Your local law library and the Internet. If you decide you want to research the question yourself, there are many resources that are available at your local law library and also on the Internet. One of the most useful is the ABA/BNA Lawyers’ Manual on Professional Conduct (American Bar Association and Bureau of National Affairs). It consists of three basic parts: a comprehensive treatise on legal ethics, a bimonthly summary of current developments in legal ethics and professional discipline, and digests of thousands of state and local bar association ethics opinions. The Lawyers’ Manual is available from the ABA Webstore ( www.abanet.org/abastore), Westlaw ( www.westlaw.com), and the Bureau of National Affairs website ( www.bna.com). The state bar digests of opinions are very useful when it comes to analyzing how to proceed with an issue because very frequently there are opinions that have dealt with the same or similar set of facts, so you can see how a state bar opinion has analyzed and applied the rules to the issue. Bear in mind, however, that even though most states follow a version of the ABA Model Rules of Professional Conduct, there can be differences among states, and sometimes these differences can result in opinions that come to a different result than what would be expected in your jurisdiction. So always be careful to check the rules as adopted in the state where the opinion was issued.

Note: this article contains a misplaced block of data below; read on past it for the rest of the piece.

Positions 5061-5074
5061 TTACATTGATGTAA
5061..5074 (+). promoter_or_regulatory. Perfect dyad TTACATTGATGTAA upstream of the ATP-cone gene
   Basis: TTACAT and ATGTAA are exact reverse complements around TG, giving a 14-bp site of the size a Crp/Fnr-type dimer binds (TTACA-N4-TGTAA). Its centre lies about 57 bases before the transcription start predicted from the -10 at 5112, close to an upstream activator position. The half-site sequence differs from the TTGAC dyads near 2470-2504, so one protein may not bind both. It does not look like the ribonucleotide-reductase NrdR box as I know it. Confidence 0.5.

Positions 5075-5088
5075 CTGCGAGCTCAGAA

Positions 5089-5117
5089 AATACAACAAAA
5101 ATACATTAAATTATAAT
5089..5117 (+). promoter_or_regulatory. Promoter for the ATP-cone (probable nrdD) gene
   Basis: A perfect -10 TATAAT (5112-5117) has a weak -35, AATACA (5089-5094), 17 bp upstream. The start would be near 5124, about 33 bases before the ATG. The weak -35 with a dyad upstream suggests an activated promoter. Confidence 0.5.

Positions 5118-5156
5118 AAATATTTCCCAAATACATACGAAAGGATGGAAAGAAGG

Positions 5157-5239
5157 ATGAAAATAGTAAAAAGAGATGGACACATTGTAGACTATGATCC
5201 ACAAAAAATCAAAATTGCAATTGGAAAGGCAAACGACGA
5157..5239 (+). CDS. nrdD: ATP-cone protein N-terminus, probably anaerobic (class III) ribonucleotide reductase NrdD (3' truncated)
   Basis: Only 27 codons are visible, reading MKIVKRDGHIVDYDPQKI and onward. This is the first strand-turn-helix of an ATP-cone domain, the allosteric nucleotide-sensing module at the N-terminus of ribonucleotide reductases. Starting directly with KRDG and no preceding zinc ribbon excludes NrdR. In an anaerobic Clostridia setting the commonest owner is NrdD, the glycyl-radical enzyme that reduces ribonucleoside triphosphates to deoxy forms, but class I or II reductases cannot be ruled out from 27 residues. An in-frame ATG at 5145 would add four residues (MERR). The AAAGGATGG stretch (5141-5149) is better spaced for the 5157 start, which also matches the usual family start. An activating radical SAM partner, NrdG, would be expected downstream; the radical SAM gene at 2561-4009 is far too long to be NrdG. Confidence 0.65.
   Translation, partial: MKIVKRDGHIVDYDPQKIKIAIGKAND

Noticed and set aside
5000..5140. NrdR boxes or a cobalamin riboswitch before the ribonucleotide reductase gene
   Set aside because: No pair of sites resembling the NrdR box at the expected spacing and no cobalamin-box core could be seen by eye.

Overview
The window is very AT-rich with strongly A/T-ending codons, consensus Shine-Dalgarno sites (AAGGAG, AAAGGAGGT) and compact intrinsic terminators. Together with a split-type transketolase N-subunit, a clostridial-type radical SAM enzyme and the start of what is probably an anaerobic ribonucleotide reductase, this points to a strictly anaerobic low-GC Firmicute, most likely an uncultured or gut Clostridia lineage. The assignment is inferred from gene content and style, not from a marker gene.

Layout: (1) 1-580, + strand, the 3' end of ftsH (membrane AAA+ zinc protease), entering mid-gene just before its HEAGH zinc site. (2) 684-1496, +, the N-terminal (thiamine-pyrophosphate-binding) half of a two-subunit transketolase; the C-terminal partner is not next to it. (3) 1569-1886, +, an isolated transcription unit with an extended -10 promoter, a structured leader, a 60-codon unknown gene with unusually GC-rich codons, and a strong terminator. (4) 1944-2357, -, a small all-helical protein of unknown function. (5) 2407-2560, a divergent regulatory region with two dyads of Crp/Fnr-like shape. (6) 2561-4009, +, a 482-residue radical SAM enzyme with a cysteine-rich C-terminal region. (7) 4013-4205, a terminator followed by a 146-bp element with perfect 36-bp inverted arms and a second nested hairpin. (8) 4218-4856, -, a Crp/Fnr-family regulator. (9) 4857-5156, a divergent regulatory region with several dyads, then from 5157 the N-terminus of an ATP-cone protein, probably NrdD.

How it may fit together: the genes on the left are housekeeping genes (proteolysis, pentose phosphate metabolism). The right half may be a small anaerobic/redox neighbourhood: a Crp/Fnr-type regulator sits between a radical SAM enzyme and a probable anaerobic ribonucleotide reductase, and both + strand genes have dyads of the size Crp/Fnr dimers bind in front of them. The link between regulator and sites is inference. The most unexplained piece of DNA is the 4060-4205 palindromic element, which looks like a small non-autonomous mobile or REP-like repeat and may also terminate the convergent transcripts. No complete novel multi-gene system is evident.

If you find a digest of a state bar opinion that looks interesting, it is often best to read the full text. Most state bar opinions are available on the state bar website. A list of such websites, along with links to the various state bar rules of professional conduct and state bar ethics hotlines, is available on the ABA Center for Professional Responsibility website at www.abanet.org/cpr/links.html#states.

Other resources that will be available in your local law library include the 2007 edition of the ABA Annotated Model Rules of Professional Conduct (sixth edition, American Bar Association, 2007); Geoffrey C. Hazard’s and W. William Hodes’ The Law of Lawyering (third edition, Aspen Publishers, 2008); and Legal Ethics: The Lawyer’s Deskbook on Professional Responsibility by Ronald D. Rotunda and John S. Dzienkowski (2008-2009 edition, Thomson West, 2008). For further information, a bibliography of ethics research materials including treatises, annotated rules of professional conduct, and websites is available on the ETHICSearch website: www.abanet.org/cpr/ethicsearch/resource.html.

When You Need Advice

Sometimes, lawyers may need more than ethics research help—for example, when they have had a disciplinary complaint filed against them or when they are faced with a complex conflicts question that may require withdrawal from the representation of a client. To the extent that a lawyer is looking for advice on how to handle such situations, there are many lawyers who have a concentration in legal ethics matters and who will give advice and also represent lawyers who have had ethics complaints filed against them. Your state or local bar association may be able to give you referrals to a lawyer with this type of practice.

Back to the Hypotheticals

Now, back to the hypotheticals that I posed above.